BridgePoint Ventures is a leading real estate investment firm that provides equity and mezzanine funding to mid-sized developers in Europe and the United States, with a current focus on the United Kingdom.
Jan 21, 2013 | 0 Comment(s)
House price growth in central London slowed down in 2012, according to research by Savills. Despite strong international demand, it seems three and a half years of high growth are coming to an end.
However, average prime central London values finished the year 23.9% above their former 2007 peak, while the market over £5 million recorded prices 32% above peak.
Yet these impressive figures cannot account for the fact annual price growth was at its lowest level in 2012 since the beginning of the recovery in 2009.
Over the last three months, price value increases slowed to 0.6%, rising by an average of just 5.3% this year.
This is considerably lower than the 21.3%, 6.7% and 14.2% growth noted in 2009, 2010 and 2011 respectively.
Savills believes this in the result of the spring Budget, which ushered in widespread cuts and taxes that target prime property.
Over the last three quarters, prime central London price growth totalled 1.5 per cent, compared to the 3.7 per cent growth noted in the first three months of the year before the budget.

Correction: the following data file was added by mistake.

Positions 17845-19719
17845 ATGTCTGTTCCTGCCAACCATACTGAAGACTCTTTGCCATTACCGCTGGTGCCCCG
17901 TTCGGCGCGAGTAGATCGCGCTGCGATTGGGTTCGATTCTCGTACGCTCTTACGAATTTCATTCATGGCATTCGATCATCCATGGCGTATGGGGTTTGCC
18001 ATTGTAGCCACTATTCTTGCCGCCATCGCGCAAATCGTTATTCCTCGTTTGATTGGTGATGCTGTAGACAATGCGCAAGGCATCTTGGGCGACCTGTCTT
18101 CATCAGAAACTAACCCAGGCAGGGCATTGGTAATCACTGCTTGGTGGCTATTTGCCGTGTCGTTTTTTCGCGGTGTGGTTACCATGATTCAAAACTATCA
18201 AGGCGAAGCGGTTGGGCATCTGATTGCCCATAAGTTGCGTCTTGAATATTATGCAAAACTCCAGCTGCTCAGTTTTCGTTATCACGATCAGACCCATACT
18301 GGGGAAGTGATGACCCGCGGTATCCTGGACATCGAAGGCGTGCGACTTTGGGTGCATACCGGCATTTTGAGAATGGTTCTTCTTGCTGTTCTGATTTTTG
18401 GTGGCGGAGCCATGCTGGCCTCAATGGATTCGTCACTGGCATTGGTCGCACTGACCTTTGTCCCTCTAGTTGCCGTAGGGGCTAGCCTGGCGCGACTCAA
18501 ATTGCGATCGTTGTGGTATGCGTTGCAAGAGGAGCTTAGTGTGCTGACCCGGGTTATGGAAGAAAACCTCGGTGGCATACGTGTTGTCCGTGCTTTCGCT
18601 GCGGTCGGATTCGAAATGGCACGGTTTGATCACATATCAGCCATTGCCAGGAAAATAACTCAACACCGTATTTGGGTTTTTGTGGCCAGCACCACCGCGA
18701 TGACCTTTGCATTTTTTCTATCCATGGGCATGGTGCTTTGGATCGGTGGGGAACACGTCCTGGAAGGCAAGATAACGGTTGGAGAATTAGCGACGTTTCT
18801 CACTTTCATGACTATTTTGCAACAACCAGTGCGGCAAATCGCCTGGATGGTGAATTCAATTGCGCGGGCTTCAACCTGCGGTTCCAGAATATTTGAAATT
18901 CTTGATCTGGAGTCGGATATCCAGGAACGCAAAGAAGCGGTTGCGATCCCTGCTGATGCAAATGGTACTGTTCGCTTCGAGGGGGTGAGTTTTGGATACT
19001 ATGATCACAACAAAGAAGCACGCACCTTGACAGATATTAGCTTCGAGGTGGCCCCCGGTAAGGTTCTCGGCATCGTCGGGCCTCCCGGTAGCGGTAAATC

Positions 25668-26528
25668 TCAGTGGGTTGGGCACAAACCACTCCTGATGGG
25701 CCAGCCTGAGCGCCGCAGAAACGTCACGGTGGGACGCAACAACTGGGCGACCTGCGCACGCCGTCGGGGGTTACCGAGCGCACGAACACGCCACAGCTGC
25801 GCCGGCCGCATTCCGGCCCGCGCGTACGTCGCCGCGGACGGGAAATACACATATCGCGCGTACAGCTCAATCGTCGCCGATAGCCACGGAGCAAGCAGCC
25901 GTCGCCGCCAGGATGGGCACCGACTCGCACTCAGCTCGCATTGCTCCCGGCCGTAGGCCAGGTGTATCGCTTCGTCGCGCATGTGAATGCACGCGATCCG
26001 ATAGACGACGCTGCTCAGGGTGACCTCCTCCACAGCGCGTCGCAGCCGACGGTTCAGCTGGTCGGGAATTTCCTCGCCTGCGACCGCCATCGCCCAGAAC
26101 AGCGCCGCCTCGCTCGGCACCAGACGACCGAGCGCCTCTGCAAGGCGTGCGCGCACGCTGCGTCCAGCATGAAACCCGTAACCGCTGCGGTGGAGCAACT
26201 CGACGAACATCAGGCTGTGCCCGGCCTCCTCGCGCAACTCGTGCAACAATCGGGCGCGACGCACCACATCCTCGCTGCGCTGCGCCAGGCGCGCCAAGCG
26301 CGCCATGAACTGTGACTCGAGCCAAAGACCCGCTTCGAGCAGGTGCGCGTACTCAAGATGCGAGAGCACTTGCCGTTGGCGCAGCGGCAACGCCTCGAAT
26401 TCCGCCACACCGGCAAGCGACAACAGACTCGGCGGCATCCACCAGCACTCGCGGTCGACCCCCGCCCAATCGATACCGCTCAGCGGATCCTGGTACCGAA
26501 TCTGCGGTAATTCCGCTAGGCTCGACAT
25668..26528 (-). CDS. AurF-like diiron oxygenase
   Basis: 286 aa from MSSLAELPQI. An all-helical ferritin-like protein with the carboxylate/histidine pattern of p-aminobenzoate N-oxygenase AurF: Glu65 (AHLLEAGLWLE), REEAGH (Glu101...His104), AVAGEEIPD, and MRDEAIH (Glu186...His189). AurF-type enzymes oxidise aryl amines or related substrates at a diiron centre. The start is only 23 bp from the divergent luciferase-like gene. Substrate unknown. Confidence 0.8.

During the final quarter of the year, only Knightsbridge and Chelsea enjoyed a price growth, with values rising by 1.9% and 1 %, respectively.
This is in sharp contrast to previous years, where the two areas set the pace for growth and outperformed other parts of London.
However, Knightsbridge still ended 2012 41.1 per cent above its peak level.
"London is an equity-driven, highly discretionary market and some volatility is inevitable at this stage in its recovery, particularly against the backdrop of wider global economic uncertainty. We had therefore been forecasting a short-lived slowdown for some time, but were not clear until the Budget what the catalyst would be," notes Yolande Barnes, director of Savills world research.
Ms Barnes explains that buyers should now expect price growth to hover around zero next year, particularly as the market absorbs the impact of increased taxation.
"There are still clear global reasons to invest in the real estate assets of a mature market and confidently forecast renewed growth from 2014, totalling 25.6% by 2017," she adds.
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